Chef Thoughts with Kevin Guard
In the realm of culinary artistry, Kevin Guard stands as an exceptional private chef, hailing from the vibrant shores of Oahu, Hawaii. As co-owner of the illustriously named The Guarden, Kevin embodies a deep commitment to excellence and sustainability. Recently, we had the privilege of sitting down with Kevin and three other chefs, all of whom will be featured in upcoming blog posts, but that's for another day. For now, we will focus on Kevin’s story and reflect on his experiences and profound insights into the world of Copper River salmon. Here's what he had to say:
JJ: Tell me a little about yourself and what you do.
Kevin: I’m Kevin Guard and I’m the owner, the co-owner actually, of The Guarden. It’s utilizing my last name, G-U-A-R-D-E-N, so a little word play on that. I started it with my fiancé Sabrina Peters, and we are in it together and um, we practice sustainability through our food– we do private dinners at people’s homes. We, uh, try to give that fine dining experience and we eventually want to grow into doing more of a wedding venue business.
JJ: So, Kevin, let’s get right to it. I want to know what you think and how you feel about being here and working with Copper River salmon. Can you tell me how your understanding of salmon as a protein expanded from this trip?
Kevin: My understanding of salmon as a protein has definitely grown as a whole through this experience. Learning about the migration of salmon, why they catch it at the mouth of the river and noticing the difference through what you and Christa have said; that when you catch [it] upriver you already see a noticeable difference in the flesh and the fat content. And then when we actually fileted it and got to see that deep orange color, we immediately knew that we were getting something beautiful. You can really smell the saltiness; you can taste it like when we had that little raw piece from the belly–it just makes a huge difference. The impact that it has on this community gives it more respect and it deserves more respect. You know, I mean, all animals deserve that respect, and you have to preserve the essence of that. Learning how they process and treat salmon through touring the processing plant has helped get a better understanding of the process, and I believe that it is our responsibility to pass that on to our consumers, our clients and our guests.
JJ: Are you excited to go home and work with Copper River Salmon in new ways in your culinary expressions?
Kevin: Yeah, I’m definitely excited to start using Copper River Salmon. Um, I want to be able to get it to Hawaii first, um, we’ll see how hard that is* or even going through the direct marketer captain Dave, you know, I think he is able to send it over. In comparison to using Atlantic salmon, which is widely available in Hawaii, I would definitely go with the sockeye. Not only is it wild, it’s way tastier, it’s also versatile. Using it at the cookout I was able to make something simple with just salt and pepper, and that’s all you need with this fish. Its essence was honestly intriguing and inspiring; the product just speaks for itself.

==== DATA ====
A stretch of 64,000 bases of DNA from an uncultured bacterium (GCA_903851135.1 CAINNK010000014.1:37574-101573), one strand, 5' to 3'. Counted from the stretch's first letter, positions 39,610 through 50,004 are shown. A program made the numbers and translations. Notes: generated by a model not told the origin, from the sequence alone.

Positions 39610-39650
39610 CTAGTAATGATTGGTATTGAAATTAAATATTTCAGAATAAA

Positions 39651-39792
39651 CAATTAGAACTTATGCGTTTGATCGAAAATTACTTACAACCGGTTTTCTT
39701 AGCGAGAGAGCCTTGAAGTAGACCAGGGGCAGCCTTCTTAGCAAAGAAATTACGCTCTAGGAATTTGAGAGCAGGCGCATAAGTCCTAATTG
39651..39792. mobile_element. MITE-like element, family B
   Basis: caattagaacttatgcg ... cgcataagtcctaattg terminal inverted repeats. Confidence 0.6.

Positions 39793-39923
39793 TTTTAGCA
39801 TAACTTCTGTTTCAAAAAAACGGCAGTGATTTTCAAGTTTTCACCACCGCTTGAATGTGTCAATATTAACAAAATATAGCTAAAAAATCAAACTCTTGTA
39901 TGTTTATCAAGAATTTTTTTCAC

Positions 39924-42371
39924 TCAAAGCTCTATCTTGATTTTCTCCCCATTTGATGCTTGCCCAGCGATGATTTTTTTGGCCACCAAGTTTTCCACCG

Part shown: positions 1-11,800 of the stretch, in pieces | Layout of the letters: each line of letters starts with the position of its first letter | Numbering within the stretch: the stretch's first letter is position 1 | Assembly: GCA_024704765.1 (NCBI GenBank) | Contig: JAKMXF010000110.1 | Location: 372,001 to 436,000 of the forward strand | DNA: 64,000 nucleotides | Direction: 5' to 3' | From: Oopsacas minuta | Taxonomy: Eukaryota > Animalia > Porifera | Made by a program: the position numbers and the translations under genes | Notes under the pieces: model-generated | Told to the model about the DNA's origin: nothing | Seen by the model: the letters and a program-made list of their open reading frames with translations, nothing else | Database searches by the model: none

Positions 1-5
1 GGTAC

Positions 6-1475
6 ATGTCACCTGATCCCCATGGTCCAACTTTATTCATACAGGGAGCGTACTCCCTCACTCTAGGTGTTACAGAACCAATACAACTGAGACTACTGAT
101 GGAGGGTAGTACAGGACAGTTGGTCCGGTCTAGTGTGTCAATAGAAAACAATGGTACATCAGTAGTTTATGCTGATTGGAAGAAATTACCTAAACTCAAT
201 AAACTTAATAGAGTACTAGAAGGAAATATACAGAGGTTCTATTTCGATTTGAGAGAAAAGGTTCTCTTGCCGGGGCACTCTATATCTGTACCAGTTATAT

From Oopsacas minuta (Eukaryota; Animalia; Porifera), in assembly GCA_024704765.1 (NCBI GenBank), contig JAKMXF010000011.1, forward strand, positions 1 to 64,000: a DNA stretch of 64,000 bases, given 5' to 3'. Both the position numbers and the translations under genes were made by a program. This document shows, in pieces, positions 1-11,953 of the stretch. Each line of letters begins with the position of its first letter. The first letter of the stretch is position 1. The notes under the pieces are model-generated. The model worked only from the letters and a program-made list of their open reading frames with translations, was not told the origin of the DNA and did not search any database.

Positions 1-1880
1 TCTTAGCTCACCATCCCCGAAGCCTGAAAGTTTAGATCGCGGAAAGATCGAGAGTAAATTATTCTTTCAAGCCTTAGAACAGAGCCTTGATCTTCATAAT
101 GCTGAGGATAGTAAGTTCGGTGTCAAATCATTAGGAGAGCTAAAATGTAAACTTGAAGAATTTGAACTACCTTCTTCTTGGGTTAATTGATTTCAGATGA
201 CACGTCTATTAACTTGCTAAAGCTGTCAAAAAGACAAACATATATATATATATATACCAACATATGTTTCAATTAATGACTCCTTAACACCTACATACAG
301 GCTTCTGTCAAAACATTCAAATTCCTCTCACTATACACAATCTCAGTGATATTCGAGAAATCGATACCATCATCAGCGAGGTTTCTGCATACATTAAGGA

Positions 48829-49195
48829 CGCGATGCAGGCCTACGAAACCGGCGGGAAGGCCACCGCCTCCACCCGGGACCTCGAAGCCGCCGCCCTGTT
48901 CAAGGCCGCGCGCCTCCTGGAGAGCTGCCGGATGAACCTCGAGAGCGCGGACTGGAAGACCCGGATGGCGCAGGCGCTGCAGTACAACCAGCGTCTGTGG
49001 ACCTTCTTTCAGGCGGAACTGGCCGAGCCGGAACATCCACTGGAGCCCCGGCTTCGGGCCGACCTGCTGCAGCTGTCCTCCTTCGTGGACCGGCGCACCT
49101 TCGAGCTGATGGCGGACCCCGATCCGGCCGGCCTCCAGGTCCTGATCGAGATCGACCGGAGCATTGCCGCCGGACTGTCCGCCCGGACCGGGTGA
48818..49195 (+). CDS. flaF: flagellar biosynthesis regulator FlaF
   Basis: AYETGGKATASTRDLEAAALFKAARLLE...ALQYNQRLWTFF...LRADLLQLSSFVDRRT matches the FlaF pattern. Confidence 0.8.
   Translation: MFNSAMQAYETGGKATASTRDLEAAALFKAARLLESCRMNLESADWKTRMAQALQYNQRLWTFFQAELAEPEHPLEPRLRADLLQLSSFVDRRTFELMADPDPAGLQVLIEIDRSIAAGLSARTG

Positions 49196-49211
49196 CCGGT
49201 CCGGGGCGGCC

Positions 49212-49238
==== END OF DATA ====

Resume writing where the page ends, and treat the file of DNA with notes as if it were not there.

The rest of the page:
JJ: Do you have thoughts about a possible connection between organic food and wild food?
Kevin: I believe there is a connection between organic and wild. With organic proteins and vegetables, you want it to be wild. Letting it grow in its natural habitat like that, there's definitely a correlation that's common ground for it. If you compare what we have here to farmed salmon, they are getting antibiotics, so that’s definitely not organic.The trend for organic is there, and the connection between that and wild, for example Copper River salmon, is huge! You’re having that Copper River salmon gather its nutrients just before it makes its way up the river at its peak performance–get it there and you have the best product you can work with.
Last words from Kevin:
We’re here to make friends and make connections and build our network and our chef community and you don't see that everywhere, I certainly don't get it at home. From the fishermen to the tender boat to the airplane over the fleet –the pilot who has to count and survey the fish and the Fish&Game and just everyone. The restaurant workers, the Marketing Association-- Christa and JJ, coming here, together, traveling here, doing that cookout together yesterday, collaborating, learning about the product, going to the grocery store and figuring out how much stuff costs here and what’s available then putting something to cook and eat together anyway. We made a great meal together using Copper River salmon and that’s just special. It's a huge fishing community here, it’s the economy here. It’s just a beautiful thing to see.
JJ: So, what is next for you?
Kevin: We have quite a bit going on in the near future aside from our regular bookings and scheduled private parties. We have a trip planned to Europe in September, with some pit stops along the way like NYC or Chicago. It starts off at a floral retreat that Sabrina signed up for that’s happening in Belgium, so while she’s doing that, I’m going to check out the city of Liege where it will be held. Our travels always count as business trips because it’s research and development. We are continuing the Euro trip since we are already out there, halfway around the world, to check out two more countries, Croatia, and Turkey. Very excited for the cuisine in both countries as I have made myself familiar with that Mediterranean style Croatia and I love that Middle Eastern influence in Turkey. And once we get back from that trip, we have a large wedding to work so it’s nonstop for us, as always.
*We successfully purchased and sent Copper River salmon to Kevin for an event he held via Alaska Air Cargo a week or so after his trip to Cordova.